The Atherton Tablelands is a treasure trove of geological wonders from underground caverns to volcanic lakes to fossil fields. These are a few of the finds:
Thousands of years ago the earth got busy creating Lakes Eacham and Barrine. Molten magma broke through to the water table and steam from the super-heated water triggered explosions. After things quietened down a bit, the craters formed by those blasts, filled with water, the trees grew again and over several thousand years, some of the most scenic lagoons in the world were created.
Lake Barrine is a bit older than Lake Eacham at 17,000 years, compared to Eacham’s 10,000. Both are isolated from other water sources so are filled only by rainfall. Both crater lakes are surrounded by Wet Tropics rainforest.
They have different personalities – Lake Barrine has a tea house and a boat cruise while Lake Eacham is popular with swimmers and kayakers. The volcanic crater lakes or maars are now a haven for fish and turtles and both have circuit walking tracks where you might glimpse other wildlife.
Be sure to visit Lake Barrine’s twin kauri trees down a short walking track or take the kids down Lake Eacham’s children’s walk where they can wriggle like a snake or hunt for dragons.
Coral reefs are found not only out to sea in Tropical North Queensland.
Have a good fossick round the Chillagoe area out west and you will find an ancient seabed with its own fossilised coral reef. There’s plenty of marine life to discover in rock as well as dinosaur remains. The best ever skeleton of the marine reptile Elasmosaurus was found in the region in 1999 and a replica is on display in the town. People have also found the ancient skeletons of the marsupial lion, Tasmanian Tiger and long faced kangaroo – there’s a joke in there somewhere.
If finding bling is your happy place – there’s plenty to be discovered in this prehistoric playground. There are garnet and topaz and more unusual semi-precious stones including chalcedony, azurite, jasper to be uncovered. There are no designated fields but check in at the information centre in Chillagoe for details about where to go.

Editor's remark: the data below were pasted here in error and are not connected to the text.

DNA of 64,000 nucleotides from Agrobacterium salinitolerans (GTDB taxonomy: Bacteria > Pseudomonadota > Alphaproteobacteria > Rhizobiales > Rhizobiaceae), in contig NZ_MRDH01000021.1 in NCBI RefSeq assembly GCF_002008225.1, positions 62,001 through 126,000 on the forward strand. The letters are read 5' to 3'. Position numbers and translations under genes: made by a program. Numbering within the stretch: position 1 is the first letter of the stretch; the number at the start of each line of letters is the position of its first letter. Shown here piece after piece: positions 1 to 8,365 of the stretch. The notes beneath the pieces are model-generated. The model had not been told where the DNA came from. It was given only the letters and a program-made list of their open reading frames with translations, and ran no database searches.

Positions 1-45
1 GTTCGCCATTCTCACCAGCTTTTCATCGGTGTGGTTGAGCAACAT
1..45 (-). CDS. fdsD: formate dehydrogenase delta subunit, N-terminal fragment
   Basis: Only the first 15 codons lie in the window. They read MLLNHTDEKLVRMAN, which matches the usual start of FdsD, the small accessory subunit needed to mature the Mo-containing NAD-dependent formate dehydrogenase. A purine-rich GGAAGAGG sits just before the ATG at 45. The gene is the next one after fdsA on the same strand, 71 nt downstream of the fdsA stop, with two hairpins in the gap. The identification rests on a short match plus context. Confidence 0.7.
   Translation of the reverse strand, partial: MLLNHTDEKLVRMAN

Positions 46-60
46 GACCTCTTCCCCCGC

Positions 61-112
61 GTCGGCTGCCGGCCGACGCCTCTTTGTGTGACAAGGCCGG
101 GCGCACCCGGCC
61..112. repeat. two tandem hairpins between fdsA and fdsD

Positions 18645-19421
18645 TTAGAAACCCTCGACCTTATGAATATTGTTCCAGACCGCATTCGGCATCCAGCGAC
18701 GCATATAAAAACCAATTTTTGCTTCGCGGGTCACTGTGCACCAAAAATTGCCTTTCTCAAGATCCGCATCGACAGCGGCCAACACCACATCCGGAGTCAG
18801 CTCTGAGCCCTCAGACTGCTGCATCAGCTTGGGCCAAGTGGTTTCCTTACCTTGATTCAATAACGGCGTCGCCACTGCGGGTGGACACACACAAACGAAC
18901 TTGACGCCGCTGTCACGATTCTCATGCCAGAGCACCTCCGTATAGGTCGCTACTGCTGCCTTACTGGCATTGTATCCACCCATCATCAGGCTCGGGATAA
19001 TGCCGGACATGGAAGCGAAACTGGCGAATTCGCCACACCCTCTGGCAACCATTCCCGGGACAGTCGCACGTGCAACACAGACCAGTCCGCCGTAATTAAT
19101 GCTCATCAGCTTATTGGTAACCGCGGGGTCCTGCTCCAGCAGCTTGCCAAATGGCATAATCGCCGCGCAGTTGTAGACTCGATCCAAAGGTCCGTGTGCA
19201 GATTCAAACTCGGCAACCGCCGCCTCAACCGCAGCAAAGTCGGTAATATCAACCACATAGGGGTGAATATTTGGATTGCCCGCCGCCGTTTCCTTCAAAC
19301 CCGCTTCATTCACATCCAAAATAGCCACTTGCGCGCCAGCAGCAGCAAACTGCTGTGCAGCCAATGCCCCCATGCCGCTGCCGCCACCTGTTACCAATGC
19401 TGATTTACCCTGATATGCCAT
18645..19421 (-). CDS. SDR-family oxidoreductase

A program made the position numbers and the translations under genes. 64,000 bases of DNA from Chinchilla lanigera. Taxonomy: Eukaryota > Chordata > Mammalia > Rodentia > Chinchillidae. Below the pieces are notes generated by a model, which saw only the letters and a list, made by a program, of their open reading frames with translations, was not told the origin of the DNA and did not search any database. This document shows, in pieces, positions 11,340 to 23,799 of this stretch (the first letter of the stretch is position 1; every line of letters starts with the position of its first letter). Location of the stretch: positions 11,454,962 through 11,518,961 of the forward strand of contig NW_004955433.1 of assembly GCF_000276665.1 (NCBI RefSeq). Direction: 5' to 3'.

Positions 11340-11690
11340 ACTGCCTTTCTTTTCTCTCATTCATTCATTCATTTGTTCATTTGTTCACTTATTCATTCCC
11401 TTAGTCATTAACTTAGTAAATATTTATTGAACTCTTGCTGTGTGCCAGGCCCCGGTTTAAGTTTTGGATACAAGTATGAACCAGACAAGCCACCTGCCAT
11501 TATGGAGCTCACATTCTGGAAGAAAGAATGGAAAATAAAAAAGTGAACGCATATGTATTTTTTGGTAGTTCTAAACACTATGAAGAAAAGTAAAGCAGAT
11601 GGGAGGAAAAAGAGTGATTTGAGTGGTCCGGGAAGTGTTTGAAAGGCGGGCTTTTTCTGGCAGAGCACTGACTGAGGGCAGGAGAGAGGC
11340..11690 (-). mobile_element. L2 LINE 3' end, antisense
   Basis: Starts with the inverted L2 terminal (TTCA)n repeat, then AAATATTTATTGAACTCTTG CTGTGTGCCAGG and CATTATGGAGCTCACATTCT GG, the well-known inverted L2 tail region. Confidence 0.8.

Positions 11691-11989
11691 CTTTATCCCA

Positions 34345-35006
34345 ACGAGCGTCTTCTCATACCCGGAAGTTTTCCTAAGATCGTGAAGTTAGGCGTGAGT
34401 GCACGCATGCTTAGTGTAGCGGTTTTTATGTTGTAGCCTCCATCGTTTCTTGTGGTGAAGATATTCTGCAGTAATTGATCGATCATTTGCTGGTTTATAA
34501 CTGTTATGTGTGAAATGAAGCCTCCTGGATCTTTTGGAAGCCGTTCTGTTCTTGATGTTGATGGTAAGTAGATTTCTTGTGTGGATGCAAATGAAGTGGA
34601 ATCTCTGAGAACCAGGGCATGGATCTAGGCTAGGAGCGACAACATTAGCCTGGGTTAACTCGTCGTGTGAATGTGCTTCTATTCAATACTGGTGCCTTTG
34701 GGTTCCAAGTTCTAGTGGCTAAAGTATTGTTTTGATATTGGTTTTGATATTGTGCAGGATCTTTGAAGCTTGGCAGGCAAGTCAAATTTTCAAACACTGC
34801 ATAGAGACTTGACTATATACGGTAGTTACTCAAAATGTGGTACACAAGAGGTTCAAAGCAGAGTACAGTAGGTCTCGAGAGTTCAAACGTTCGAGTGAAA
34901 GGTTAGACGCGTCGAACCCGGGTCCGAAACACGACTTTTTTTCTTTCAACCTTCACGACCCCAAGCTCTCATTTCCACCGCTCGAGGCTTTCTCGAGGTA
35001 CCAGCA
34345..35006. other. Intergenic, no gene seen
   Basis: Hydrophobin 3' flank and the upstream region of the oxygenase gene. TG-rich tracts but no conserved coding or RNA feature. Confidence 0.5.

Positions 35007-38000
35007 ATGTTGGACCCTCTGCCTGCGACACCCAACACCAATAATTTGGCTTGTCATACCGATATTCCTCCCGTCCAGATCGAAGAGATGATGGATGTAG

Once upon a time – say nearly 200,000 years ago – blistering hot molten lava escaped a volcano on the Atherton Tablelands and poured out into the countryside. The scorching basalt tubes cooled on the outside while staying hot inside and moving on.
The resultant caves and tunnels, known as the Undara Lava Tubes are some of the longest in the world and a spectacular experience. The tubes lie under woodlands and savannah and vegetation grows at the mouths of many of the tubes. You need to visit with a guide – the crumbling structure and occasional high carbon dioxide levels make this no place to explore alone. Some of the caves have large colonies of micro bats, which are sight to see leaving in the evening to feed.
Undara itself means ‘long way’, a reference to how far these fingers of fire stretched out into the countryside. Stay at Undara Experience or near Ravenshoe, Mount Surprise or Mount Garnet.
Staying on the underground, the Chillagoe cave system is an absorbing and adventurous encounter with more than 400 million years of subterannean development.
Visitors can explore Donna, Trezkinn and Royal Arch caves on ranger-guided cave tours, which run daily except Christmas Day. There are other caves you can explore on your own in Chillagoe-Mungana Caves National Park.
The area was once a shallow inland sea that retreated, exposing coral and reefs, rocky outcrops and more than 600 caves. The massive caverns include stalactites and stalagmites and other otherworldly limestone formations. They are well lit and easy to walk through on constructed paths.
Top tip – go on a ranger tour to get the most out of your visit.
If you are tired from all the Indiana Jones stuff, there’s a place to kick back and go ahhhh. Innot Hot Springs is an oasis of relaxation with water piped from nearby Nettle Creek where the mineral springs bubble from.
There is a chain of pools in ascending order of hotness and a plunge pool to cool off in. You can also get your hot-spring soak in the actual creek but be careful, some spots are scorching hot – up to 75 degC.
Volcanic craters are common on the Atherton Tablelands and some have become lakes – Eacham and Barrine – while others exist inside extinct volcanoes or are huge diatreme or volcanic pipes.
The latter, Mount Hypipamee Crater is 61 metres across and 82 metres deep and can be viewed from a cool look out point after short walk on a sealed track. This deep, cylindrical volcanic pipe and its sheer granite walks with a lake at the bottom is a beautiful destination.
A visit to Mount Hypipamee National park should also include Dinner Falls, a small but perfectly formed waterfall at the headwaters of the Barron River. The mountain and rainforest circuit walk are well worth the effort with towering mountains and rugged rainforest.
Mount Quincan pops out of the Atherton Tablelands near Yungaburra. This extinct volcano is one of several cinder cones in the region and has a crater about half a kilometre across. Keep an eye out for their distinct, extinct shapes.